Wednesday, October 21, 2009

Silence, we're concentrating!

In Parliament yesterday, the AIE majority voted to extend to six months the length of time for which a deputy can hold another position (e.g. as a Government minister or as a mayor).

It is not unusual internationally for ministers to also retain a seat in parliament; that is the model in the Westminster democracies as well as in many continental European systems.  Many of the countries that allow such concentration of power have the highest scores on human rights, press freedom, economic freedom etc., so concentration in itself is not a threat to democracy.

What is troubling about the AIE's action, however, is that the spirit, if not the letter, of the Moldovan Constitution is being breached.  While the basic law has more holes than a Swiss cheese (and gives the AIE a degree of 'wiggle room'), it is clear that Executive power and Legislative power are supposed to be separated.

What is even more troubling is that the measure was pushed through both of its parliamentary readings in a single session, with little or no possibility for debate.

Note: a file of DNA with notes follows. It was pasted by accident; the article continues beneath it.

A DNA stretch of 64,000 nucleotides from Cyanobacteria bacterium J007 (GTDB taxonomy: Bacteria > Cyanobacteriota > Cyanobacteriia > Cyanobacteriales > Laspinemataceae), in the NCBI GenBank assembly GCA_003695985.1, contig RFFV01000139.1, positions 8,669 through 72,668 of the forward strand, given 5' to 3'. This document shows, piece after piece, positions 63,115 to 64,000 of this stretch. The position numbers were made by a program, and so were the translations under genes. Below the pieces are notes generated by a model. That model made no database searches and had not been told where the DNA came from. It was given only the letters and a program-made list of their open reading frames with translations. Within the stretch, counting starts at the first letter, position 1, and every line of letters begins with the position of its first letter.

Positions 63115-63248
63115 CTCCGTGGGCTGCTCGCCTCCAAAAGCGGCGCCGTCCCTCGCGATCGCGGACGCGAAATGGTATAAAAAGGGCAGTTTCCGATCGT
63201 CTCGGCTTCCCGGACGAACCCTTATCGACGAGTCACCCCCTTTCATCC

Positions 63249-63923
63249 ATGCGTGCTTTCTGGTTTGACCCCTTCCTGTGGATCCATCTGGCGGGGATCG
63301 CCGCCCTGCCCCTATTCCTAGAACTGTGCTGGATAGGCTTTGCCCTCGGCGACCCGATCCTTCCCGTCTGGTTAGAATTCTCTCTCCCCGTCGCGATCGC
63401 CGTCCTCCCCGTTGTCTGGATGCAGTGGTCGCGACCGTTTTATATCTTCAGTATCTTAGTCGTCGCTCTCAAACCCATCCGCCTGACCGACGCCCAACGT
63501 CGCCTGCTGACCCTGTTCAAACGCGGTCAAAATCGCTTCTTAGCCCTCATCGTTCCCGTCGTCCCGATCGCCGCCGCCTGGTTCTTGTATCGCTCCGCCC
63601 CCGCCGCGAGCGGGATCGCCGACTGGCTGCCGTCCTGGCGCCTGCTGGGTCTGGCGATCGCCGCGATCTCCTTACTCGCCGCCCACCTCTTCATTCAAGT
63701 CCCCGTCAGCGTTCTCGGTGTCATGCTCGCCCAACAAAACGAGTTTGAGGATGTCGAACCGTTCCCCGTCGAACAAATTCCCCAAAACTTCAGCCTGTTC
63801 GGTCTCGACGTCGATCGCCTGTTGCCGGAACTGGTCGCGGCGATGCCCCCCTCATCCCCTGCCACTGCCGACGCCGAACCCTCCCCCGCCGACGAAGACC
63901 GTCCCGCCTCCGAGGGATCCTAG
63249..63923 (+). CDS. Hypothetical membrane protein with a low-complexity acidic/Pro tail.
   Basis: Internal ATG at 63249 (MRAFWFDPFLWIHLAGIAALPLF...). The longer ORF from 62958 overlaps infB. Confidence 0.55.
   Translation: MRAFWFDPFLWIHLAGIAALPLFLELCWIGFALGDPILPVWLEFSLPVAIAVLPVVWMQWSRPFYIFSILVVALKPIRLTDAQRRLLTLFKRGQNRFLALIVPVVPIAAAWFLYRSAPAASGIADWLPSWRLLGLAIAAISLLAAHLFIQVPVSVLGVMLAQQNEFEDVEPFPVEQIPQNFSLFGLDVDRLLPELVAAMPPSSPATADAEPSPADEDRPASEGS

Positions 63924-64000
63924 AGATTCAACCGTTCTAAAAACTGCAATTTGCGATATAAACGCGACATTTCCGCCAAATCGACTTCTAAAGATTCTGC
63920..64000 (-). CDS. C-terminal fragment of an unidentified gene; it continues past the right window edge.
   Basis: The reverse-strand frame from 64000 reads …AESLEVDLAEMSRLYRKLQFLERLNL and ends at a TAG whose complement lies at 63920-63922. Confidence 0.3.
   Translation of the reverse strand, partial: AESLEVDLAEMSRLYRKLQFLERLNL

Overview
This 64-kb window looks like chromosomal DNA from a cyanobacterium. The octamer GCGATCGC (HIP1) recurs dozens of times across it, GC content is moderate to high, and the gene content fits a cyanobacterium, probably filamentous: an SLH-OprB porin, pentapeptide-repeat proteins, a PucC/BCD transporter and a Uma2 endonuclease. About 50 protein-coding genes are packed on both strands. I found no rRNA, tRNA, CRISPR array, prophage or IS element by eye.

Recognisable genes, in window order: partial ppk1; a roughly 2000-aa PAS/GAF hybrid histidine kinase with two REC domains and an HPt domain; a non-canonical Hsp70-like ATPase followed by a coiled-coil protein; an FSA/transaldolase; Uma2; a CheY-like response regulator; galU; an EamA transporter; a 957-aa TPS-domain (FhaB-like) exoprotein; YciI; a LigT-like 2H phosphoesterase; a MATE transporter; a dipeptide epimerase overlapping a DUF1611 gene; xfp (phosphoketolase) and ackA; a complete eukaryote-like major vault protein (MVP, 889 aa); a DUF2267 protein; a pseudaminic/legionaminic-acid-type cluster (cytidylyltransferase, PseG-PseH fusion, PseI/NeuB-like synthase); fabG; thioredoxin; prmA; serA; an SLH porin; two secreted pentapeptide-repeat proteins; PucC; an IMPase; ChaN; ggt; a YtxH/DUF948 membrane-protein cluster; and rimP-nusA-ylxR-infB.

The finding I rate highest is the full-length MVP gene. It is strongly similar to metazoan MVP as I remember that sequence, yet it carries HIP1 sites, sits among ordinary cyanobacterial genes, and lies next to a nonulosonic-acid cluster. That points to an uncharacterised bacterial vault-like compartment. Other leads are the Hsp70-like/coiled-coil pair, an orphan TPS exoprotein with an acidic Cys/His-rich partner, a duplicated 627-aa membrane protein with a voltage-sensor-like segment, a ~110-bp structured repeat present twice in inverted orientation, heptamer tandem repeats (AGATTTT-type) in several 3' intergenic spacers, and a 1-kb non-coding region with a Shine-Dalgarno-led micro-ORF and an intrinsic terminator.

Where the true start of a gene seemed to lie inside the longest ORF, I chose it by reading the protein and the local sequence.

This move plays right into the hands of the Communist opposition.  They will be able to portray (with some justification) the AIE as 'usurpers of power'.  They may be able to win some judgements in the Constitutional Court against the measure and against parliamentary votes taken.

It all begs the question why the move was necessary.  Filat and his team have more than enough work at the Government to keep them occupied.  Chirtoaca has more than enough work at city hall.  Furthermore, in the event that the AIE ministers and mayors resign their deputies mandates, they will be replaced in parliament by new deputies from their party lists, meaning that the balance of power in Parliament should not change.

Without a clear explanation and justification from the AIE, all we will be left with is speculation.  One possibility that comes to my mind is that the AIE leadership do not have confidence in the people they have placed further down their lists.  Another is that the AIE have some sort of secret plan (e.g. involving early elections or a constitutional referendum) that will unfold within the next few months, and they don't want this disturbed by changes to the composition of Parliament.

If readers have any other ideas, I'd love to hear them.  Oh, and perhaps the AIE could also tell us what is going on?

1 comment:

  1. Well I'm not sure, but I think there's a significant delay between the time a deputy's seat becomes vacant and the moment a new deputy takes his place. Since AIE has a limited time for action (there's 90% chance that PCRM won't vote for Lupu), they can't afford delaying the Parliament's work for a few weeks, until all the administrative formalities are done.
    Oh, and I think Chirtoac─â is not concerned by this law (it's only for government personae only) , he still has to quit soon.